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The Bloody Classics - 10/27/2019

Skunk Anansie, Stoosh, 1996, One Little Indian Records

Track List

1.    Yes It's Fucking Political 2.    All I Want 3.    She's My Heroine 4.    Infidelity (Only You) 5.    Hedonism (Just Because You Feel Good) 6.    Twisted (Everyday Hurts) 7.    We Love Your Apathy 8.    Brazen (Weep) 9.    Pickin' on Me 10.  Milk Is My Sugar 11.  Glorious Pop Song

Stoosh was the second album release from angry rockers Skunk Anansie. Their name comes from a character famous in West African folk tales, Anansi, the storytelling spider who is synonymous with wisdom and great speaking ability. (Did anyone else learn about him in primary school? I remember trying to draw him…) Influenced by punk, new wave, reggae, hip-hop and electronica. Lead singer Skin has described their sound as “clit-rock”.

While opener Yes It’s Fucking Political feels a bit like a shouty onslaught, All I Want has a stronger tune and a much more nuanced vocal. She’s My Heroine lulls you into a false sense of security with a gentle start and then becomes one of the band’s trademark tracks, with Skin switching effortlessly between softness and something just the right side of a scream. It’s easily the best of the early tracks. Infidelity (Only You) is a complete surprise as it’s a pure ballad with a string section. Next comes what is probably the band’s most famous song Hedonism (Just Because You Feel Good), it’s one of the lighter tracks, although the lyrics, about a broken relationship that only one person is over are pretty sad and this gives the mid point of the album a very different sound. Things kick back into gear with Twisted (Everyday Hurts) where the rhythm section is at its strongest. We Love Your Apathy is a full return to the angry political protest sound that started the album off. Brazen (Weep) is another of the band’s well known tracks and another example of their skill at weaving dark lyrics with sweet melodies. Pickin’ on Me is completely stripped back to just guitar and vocals as Skin tells the story of someone who bullied her at school.  Glorious Pop Song is another melody so light that it sounds just like its title. The final surprise on an interesting album.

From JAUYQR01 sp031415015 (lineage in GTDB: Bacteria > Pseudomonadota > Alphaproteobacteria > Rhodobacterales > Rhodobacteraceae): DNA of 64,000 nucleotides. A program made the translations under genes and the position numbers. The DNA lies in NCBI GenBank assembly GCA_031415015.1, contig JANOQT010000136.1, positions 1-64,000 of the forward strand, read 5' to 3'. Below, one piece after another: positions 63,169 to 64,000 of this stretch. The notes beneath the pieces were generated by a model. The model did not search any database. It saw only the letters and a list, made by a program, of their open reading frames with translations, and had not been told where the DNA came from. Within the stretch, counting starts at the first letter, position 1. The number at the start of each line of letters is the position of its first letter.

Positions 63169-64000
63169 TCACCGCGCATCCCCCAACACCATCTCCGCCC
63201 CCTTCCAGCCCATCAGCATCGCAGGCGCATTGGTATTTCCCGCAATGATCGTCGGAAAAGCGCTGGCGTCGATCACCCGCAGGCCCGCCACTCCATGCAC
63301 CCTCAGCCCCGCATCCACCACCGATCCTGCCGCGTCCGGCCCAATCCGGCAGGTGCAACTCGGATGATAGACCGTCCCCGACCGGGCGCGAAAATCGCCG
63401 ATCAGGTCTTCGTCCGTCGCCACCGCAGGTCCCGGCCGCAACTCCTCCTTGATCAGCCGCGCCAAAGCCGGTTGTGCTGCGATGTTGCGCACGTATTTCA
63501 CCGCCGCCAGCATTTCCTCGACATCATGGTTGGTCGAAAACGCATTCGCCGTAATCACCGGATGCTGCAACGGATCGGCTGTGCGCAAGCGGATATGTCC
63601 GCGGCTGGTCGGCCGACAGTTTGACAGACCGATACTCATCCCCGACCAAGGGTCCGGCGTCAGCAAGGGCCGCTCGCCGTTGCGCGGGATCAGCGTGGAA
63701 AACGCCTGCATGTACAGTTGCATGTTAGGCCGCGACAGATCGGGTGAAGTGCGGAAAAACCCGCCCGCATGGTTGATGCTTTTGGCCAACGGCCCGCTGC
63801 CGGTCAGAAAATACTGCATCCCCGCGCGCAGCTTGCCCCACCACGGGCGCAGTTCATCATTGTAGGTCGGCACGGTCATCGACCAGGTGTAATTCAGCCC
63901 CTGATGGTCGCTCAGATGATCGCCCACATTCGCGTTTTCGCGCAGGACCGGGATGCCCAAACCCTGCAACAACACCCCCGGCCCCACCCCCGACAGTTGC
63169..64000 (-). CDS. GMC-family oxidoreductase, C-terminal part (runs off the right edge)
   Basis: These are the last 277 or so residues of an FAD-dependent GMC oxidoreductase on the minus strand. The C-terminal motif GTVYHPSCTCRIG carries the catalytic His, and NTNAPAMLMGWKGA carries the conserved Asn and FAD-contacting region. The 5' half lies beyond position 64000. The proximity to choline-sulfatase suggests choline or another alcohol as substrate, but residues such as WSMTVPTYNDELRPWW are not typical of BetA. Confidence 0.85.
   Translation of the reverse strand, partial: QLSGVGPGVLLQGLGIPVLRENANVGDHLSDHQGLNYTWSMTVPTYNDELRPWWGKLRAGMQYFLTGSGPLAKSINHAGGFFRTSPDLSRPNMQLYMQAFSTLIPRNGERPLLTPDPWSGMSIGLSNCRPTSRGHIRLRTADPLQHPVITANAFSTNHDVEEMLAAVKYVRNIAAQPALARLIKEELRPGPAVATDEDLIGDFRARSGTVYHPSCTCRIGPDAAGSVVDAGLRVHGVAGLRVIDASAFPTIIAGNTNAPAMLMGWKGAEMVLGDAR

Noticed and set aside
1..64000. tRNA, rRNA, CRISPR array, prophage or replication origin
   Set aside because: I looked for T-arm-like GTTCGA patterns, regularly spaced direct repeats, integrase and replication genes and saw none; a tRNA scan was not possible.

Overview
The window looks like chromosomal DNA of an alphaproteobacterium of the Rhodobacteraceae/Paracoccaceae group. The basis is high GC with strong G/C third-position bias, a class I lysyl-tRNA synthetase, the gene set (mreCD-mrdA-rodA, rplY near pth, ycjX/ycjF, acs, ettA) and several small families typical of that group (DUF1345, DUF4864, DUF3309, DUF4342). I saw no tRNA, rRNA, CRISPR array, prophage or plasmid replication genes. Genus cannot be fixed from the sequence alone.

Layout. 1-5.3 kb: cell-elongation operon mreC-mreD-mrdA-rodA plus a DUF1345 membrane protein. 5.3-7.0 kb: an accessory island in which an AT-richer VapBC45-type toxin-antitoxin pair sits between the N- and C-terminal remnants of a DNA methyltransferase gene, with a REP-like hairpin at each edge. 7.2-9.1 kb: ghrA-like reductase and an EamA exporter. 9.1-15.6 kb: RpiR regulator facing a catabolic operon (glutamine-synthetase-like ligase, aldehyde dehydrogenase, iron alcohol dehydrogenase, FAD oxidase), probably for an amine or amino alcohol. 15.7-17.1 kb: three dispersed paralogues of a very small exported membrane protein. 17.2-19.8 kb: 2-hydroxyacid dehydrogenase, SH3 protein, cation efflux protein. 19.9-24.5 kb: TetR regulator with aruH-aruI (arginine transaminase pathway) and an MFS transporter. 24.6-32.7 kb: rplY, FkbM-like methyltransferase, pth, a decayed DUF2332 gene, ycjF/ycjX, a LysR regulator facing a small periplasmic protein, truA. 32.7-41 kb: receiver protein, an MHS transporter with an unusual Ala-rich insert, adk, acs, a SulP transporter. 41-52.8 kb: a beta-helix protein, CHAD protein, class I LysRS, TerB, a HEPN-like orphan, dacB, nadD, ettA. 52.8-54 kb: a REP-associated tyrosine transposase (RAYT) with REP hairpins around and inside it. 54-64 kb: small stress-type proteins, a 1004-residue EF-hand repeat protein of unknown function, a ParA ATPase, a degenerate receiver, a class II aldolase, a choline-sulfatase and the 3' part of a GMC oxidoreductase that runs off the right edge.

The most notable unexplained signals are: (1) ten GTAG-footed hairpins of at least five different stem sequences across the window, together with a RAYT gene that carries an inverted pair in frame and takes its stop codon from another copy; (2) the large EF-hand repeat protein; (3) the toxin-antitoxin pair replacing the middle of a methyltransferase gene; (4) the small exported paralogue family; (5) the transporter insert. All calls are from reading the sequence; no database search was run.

I expected Stoosh to be mostly angry shouting and while it had its fair share of that, it also had plenty of light and shade and a lot of melancholy, introspective sort of songs on the album. The ballads were actually the stand out tracks for me and considering what was popular in the UK charts at the time, it’s not surprising that these were more successful than the outwardly aggressive songs.

Despite being a bit inconsistent as a whole, it’s a good listen and Skunk Anansie were definitely providing something different to the mainstream as they have continued to do throughout their career. 

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